Should We Be Concerned About Vaccines Made in China?

Should We Be Concerned About Vaccines Made in China?
The past few weeks, there have been a series of news reports coming out of China revealing that thousands of doses of improperly stored and expired vaccines for children and adults were illegally sold for millions of dollars on the black market by more than 100 people associated with Chinese companies and vaccination centers. The international scandal has raised a lot of questions about vaccines made in China, just as China has been trying to enter the global vaccine market while simultaneously dealing with setbacks related to vaccine quality control issues.
Most Americans do not understand that many pharmaceutical products, including vaccines, are not made in the United States and foreign pharmaceutical companies are not subject to U.S. Food and Drug Administration (FDA) quality control regulations.  With no civil liability for vaccine injuries and deaths that occur in the U.S. for FDA licensed vaccines, Americans have a right to be concerned about vaccines made in China.
It was back in November 2011 that the Associated Press (AP) ran a story announcing the entry of China into the world vaccines market.1 The news was picked up by major newspapers and published as articles with titles such as “China Prepares for Big Entry into Vaccine Market”2 3 4 and “Could Your Vaccines Soon Be ‘Made in China?’”5 and “China to Enter World Vaccine Market Soon.”6
The AP report cited the announcement by the World Health Organization (WHO) in March 2011 that China had met “international standards for vaccine regulation” as a milestone in the process to that country’s entry into the market.”2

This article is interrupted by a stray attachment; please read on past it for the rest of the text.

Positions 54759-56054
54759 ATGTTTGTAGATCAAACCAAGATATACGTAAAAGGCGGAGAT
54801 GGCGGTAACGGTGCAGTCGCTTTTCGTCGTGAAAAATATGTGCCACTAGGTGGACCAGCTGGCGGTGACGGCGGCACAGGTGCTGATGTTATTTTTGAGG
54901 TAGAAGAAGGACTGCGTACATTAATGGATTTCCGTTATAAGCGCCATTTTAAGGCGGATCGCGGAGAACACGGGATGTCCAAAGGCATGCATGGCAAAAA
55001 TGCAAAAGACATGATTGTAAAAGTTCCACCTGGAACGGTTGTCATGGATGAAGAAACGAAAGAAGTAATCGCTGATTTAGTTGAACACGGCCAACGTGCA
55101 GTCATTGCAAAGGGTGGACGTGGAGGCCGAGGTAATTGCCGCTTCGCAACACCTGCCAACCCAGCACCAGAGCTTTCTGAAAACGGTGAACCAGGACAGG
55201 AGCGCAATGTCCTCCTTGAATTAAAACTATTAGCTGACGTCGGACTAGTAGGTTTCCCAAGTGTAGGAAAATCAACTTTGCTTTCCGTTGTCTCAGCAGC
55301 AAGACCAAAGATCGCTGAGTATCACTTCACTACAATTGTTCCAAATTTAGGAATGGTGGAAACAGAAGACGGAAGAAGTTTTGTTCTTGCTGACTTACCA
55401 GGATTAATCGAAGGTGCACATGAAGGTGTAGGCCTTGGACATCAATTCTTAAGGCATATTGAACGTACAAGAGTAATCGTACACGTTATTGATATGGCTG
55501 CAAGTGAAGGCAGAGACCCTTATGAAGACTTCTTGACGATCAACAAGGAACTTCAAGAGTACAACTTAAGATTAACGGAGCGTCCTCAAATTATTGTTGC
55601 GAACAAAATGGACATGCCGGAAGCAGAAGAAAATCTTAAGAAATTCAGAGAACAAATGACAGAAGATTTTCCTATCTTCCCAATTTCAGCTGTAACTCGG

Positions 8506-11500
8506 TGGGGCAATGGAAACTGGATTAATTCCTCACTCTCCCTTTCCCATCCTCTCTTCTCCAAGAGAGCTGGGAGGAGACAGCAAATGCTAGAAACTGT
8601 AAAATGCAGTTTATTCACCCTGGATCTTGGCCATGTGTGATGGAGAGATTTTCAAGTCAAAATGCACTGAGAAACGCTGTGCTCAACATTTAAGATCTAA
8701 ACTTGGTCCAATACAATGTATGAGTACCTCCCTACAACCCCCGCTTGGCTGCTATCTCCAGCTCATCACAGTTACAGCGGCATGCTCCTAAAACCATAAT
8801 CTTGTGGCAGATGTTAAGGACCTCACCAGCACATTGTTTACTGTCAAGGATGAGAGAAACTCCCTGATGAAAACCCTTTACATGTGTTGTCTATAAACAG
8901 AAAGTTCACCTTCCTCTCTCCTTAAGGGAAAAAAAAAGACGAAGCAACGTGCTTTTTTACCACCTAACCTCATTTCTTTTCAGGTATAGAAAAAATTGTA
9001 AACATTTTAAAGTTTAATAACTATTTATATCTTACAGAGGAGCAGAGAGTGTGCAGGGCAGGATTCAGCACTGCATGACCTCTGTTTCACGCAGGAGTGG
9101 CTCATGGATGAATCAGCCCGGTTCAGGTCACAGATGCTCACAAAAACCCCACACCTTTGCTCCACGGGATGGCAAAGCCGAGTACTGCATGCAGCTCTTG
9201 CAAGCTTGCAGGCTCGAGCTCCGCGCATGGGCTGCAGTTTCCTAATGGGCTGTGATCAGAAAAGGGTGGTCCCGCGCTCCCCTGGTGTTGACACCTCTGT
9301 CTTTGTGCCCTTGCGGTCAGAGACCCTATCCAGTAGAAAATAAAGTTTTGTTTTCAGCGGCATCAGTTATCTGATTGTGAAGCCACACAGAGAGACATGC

It opened the doors for Chinese vaccines to be submitted for WHO approval so they can be bought by U.N. agencies and the GAVI Alliance.2
The AP quoted  Nina Schwalbe, who was then head of policy at the Global Alliance for Vaccines and Immunization (GAVI)—a public-private partnership organization that buys vaccines for more than 50 million children annually—as describing China’s entry as a “game changer.”2 Ms. Schwalbe, now principal adviser on health at UNICEF,7 added, “We are really enthusiastic about the potential entry of Chinese vaccine manufacturers.”2
On Oct. 9, 2013, the WHO gave its stamp of approval to a Chinese-produced vaccine against Japanese encephalitis (JE). It was the first Chinese vaccine to be prequalified by the WHO for procurement and use by United Nations (UN) agencies.8 The move marked the official entry of China into the global vaccines market. The Chinese vaccine manufacturer was Chengdu Institute of Biological Products Co., Ltd. (CDIBP),9 10 a subsidiary of China National Biotec Goup Co., Ltd. (CNBG).10

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